For this year’s parliament session, which opened Tuesday, Xinhua released another video aimed at foreign audiences – and shared on Twitter – entitled ‘Chinese democracy in the eyes of an American’.
Since President Xi Jinping came to power, analysts say the Chinese propaganda system has been working with advertisers and PR experts to create content designed to go viral
It is not the first time that Chinese state media has used rap in an effort to make propaganda more catchy, building up a sizable repertoire of songs on government initiatives and catchphrases, like the ‘Chinese Dream’
‘It’s widely acknowledged that a key to China’s success is its system of democracy which results in political stability and vitality,’ said Colin Linneweber, a Xinhua editor, in the video.
Linneweber was later ridiculed on Twitter for his role in the video, with some wondering whether he had been paid, while others criticised it as ‘shameful’, as the piece emphasises the democratic nature of the National People’s Congress, even though many of the bills it votes on are decided by party leaders prior to the session.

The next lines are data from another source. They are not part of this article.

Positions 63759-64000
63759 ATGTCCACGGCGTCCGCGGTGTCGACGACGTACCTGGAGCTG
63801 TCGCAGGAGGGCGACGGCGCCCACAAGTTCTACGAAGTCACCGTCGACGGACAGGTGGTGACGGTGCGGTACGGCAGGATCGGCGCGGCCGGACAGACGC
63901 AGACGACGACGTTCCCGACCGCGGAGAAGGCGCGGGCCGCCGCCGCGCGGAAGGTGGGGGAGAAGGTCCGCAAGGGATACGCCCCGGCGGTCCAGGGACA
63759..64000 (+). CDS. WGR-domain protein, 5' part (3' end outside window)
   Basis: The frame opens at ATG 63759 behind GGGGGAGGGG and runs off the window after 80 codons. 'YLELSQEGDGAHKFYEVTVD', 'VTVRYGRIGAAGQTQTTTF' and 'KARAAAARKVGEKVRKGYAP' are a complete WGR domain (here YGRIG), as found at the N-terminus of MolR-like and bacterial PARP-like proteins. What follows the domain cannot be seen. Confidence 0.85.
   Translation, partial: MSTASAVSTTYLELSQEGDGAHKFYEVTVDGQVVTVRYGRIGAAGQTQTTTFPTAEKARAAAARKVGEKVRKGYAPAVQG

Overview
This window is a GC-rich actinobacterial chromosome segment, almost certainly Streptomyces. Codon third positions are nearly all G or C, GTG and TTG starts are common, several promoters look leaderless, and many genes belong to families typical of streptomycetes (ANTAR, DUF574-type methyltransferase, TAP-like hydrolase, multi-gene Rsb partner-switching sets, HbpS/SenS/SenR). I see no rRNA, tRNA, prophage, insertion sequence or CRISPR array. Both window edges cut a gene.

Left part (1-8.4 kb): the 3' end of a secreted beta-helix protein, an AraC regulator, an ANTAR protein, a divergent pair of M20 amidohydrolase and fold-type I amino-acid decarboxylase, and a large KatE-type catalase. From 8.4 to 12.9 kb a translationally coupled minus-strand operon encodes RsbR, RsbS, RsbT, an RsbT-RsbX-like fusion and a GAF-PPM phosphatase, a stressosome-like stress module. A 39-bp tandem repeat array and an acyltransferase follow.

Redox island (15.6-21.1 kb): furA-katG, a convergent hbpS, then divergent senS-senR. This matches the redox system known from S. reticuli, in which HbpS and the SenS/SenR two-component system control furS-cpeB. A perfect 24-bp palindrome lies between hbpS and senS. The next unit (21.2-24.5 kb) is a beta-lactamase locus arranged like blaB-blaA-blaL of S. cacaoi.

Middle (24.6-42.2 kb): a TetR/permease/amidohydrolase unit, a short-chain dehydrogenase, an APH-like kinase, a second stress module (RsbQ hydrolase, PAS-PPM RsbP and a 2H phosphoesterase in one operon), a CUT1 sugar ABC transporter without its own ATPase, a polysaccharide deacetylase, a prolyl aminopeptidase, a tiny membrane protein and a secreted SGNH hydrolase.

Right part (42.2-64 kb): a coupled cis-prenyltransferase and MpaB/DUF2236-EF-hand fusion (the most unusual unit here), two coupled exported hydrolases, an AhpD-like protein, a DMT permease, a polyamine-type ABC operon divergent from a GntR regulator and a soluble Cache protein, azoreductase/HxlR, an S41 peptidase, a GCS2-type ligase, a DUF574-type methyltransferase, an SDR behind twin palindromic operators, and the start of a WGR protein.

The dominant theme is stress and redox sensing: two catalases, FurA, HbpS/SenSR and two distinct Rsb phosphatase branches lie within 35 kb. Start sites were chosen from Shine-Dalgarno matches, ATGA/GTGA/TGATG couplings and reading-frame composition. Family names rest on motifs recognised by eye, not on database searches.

During last year’s political gathering, when the Chinese government moved to abolish presidential term limits – handing Xi a potentially lifelong tenure – the NPC cleared the constitutional amendment with 2,958 in favour and only two against.
Linneweber declined to comment.
Just last year, Chinese popular culture faced official scrutiny, with rappers being dropped from television shows for bad behavior or content at odds with Communist Party values.
Immoral and vulgar content should be kept off the air, including hip-hop and even tattoos, according to China’s broadcasting watchdog cited by Reuters.
The crackdown on hip-hop, still very much a new genre in China, reflects a broader squeeze on popular culture as the country’s stability-focused leadership looks to rein in potential platforms for youthful dissent.
Hip hop, Communist style: China uses rap to teach patriotism
Despite China’s rumoured crackdown on hip hop, its ruling Communist Party has shown interests in the music genre in the past – so much so that it has used rap to teach patriotism to young people.
In 2016, Chinese state media used a rap song to promote Communist theories to youngsters raised under consumerism.
The single, called ‘Karl Marx is a post-90’, was performed by a group of fashionable rappers and devoted to Karl Marx the German author of The Communist Manifesto.
The Chinese Communist authority has also released an informative rap video especially for foreigners in order to inform them about ‘the real China’.
The title, called ‘This is China’, was produced by a Chinese hip hop group called Chengdu Revolution.